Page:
As we discussed several times, Corona Sun works in symbiosis with the Corona Sky map. This texture contains various algorithms for "sky coloring" and defining the solar disk color. Prior to v6.00, Hosek & Wilkie was the best way to create photo-realistic skies. It is still a good method, but its sunset gradient is unsatisfactory, especially in the evening configuration.



With the Improved method we can generate beautiful sunsets.

To maintain compatibility with files made with versions prior to 6.0, programmers added the Use old (pre-v6) color mode parameter. If we create a new project using v6.0, this parameter is grayed out since Improved is now the default method.

Finally, Corona Sun can be used in the 3ds Max Daylight system. Add the Daylight object in the viewport (1), click to place the new liight source (2), and set Corona Sun as Sunlight (3). The Corona Sun rollout will appear (4) with all the options previously seen. Press the Setup (5) and Get Location... buttons (6) to display a graph to select the city we want to simulate (7).



Use the 3ds Max Daylight system to define the Corona Sun position, city, time, and day.



Another texture often mentioned in this book is the Corona Sky map, a 3D procedural map implemented to simulate daytime skies. When added in the 3ds Max or Corona Environment, the background will be textured as a sky. This map has two main features. First, it is a spherical HDRI texture capable of producing a 32-bit depth output, making it an effective light source. Second, it is a dynamic map that can change its colors based on the Corona Sun solar disk position.

For example, if Corona Sun is in a zenithal position, Corona Sky will adapt to recreate a clear sky, typical of a summer day at noon. Conversely, if the sun is in the sunset position, Corona Sky will automatically change, creating a darker sky with warm tones.

The scene used to explain this map consist of three objects placed on a circular plane illuminated by the Corona Sun object, with the Corona Sky map loaded in the 3ds Max Environment slot. To display the sky in its full width we applied the CoronaCameraMod modifier in Spherical mode to the camera. In this way we can see the entire Corona Sky map with a single render. Finally, we animated the Corona Sun disk at different heights.



Screenshot and render of the scene. Note the Corona Sky map used as Environment. The Size parameter was modified to make Corona Sun bigger and more visible. Move the 3ds Max timeline to change the Corona Sun position.



This image shows the Corona Skay map interface. The Corona Sky map is divided into two rollouts. The first rollout allows us to choose four types of algorithms to calculate the sky: Preetham et. al. , Rawa-fake, Hosek & Wilkie, and Improved. The second rolout contains parameters for modifying the Rawa-fake model only.

Corona Sky Texmap

Sky model - via a drop-down menu, we can choose four types of algorithms used by Corona to generate the sky:

  • Preetham et. al.: algorithm used for sky simulation, but less accurate than Hosek & Wilkie and Improved.
  • Rawa-fake: generates abstract backgrounds. With the parameters in the Rawafake model parameters rollout we will be able to work on values that are grayed out in the two previous methods.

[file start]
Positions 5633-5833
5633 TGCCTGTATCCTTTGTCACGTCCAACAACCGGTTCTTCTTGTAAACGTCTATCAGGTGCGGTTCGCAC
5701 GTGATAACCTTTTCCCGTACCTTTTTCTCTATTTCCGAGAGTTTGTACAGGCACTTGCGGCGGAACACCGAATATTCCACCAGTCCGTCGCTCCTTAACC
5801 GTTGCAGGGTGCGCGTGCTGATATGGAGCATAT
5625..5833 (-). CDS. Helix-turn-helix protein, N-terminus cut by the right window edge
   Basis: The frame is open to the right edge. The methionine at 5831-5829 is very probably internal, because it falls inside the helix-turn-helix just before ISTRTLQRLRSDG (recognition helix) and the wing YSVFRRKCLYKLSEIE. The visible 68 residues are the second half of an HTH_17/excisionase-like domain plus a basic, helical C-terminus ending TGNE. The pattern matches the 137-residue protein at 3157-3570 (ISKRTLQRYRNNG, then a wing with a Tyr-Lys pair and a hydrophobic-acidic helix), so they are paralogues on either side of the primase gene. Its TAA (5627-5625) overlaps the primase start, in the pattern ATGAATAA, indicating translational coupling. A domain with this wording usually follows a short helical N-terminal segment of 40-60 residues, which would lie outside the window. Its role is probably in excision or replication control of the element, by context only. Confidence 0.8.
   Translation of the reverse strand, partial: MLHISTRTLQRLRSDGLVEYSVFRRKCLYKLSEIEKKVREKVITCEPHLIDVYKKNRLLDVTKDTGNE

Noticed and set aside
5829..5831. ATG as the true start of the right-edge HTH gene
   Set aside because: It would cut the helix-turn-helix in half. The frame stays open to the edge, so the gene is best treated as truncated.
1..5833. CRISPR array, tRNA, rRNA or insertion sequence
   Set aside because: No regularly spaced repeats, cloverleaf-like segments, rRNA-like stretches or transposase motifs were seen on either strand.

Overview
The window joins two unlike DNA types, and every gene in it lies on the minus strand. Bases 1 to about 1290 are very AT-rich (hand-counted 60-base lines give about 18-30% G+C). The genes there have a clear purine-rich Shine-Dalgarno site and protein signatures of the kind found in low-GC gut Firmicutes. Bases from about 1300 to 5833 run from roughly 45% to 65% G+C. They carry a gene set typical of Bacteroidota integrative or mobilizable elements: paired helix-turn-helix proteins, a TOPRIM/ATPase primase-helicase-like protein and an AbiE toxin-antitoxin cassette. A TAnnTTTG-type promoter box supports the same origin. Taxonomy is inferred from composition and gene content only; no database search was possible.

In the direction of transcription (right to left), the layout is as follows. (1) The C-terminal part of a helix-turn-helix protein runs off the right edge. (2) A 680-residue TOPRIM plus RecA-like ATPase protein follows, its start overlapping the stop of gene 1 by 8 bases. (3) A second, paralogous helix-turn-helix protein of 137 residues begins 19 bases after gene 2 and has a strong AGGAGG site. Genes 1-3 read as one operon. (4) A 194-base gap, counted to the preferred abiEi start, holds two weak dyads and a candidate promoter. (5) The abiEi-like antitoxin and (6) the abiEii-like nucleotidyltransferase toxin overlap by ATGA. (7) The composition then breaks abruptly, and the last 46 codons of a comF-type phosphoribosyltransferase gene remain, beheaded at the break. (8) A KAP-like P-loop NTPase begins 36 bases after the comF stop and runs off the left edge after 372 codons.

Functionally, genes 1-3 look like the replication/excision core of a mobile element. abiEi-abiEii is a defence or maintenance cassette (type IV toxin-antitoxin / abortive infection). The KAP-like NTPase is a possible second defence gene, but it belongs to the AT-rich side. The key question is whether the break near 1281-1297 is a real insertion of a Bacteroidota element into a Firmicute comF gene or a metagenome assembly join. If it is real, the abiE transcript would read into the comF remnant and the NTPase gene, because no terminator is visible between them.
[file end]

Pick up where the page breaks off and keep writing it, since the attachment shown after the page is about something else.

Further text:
• Hosek & Wilkie: this algorithm photo-realistically simulates the sky.
  • Improved: the most accurate and physically correct method. Turbidity is not yet supported in v6.0.



Comparison of the four algorithms when the sun is placed at different heights.

Turbidity - changes the amount of haze. High values make the portion of the sky around the sun less clear, creating a sort of halo. Turbidity is not available in Rawa-fake and Improved mode.



Variation of the Turbidity parameter. Hosek & Wilkie is the sky model used.

Intensity - increases the light intensity produced by the sky.

Corona Sky and Corona Sun are designed to generate physically realistic lighting. The lower the sun on the horizon, the less light Corona Sky will produce (and vice versa). For a physically accurate effect it’s advised not to change Intensity, otherwise the sky may appear brighter or darker, obtaining unrealistic renders.



With Intensity = 0.1 the image is unconvincing, while the render is clearly overexposed when Intensity=5.0. Furthermore, the shadow generated by the sun tends to disappear due to the over bright Corona Sky.

Horizon blur - mixes the upper and lower portion of tthe Corona Sky map.



Increasing of the Horizon blur parameter. Note how the separation line betweeen the sky and ground gradually blurs.

Sun selection - allows us to manually select which Corona Sun to use for the Corona Sky processing.

Ground Color - defines the color of the Corona Sky portion used for the ground simulation. The sky near the horizon line will also be affected.

Affected by sky - when enabled, the lighting of the sky will affect the ground color. For a physically accurate render, it’s advised to enable it.



Effects of changing the Affected by sky parameter.

Rawa-fake model parameters

In this rollout we can modify some aspects of the Rawa-fake model.

  • Zenit color - ddefines the color of the zenithal portion of the sky.
  • Horizon color - defines the color of the sky horizon.
  • Sundisk glow - sets the intensity of the sun glow.
  • Sun colorbleed - manages the blending of the sun glow.



With Zenith color and Horizon color we can create surreal backgrounds.



Sundisk glow generates a halo around the solar disk.



Sun colorbleed is barely visible.

Do you know more? Get  "Corona - The Complete Guide" here!

Author: Editor / Legrenzi Editor: Michał Franczak
Tags: corona guide coronarender guide legrenzi coronarender legrenzi
You may also like...
Corona Renderer alpha v6 released

Corona Renderer alpha v6 released

After 9 months of development, Corona Renderer releases new public version, called Alpha v6.


You need to be logged in to leave a comment. Don't have account? Register now.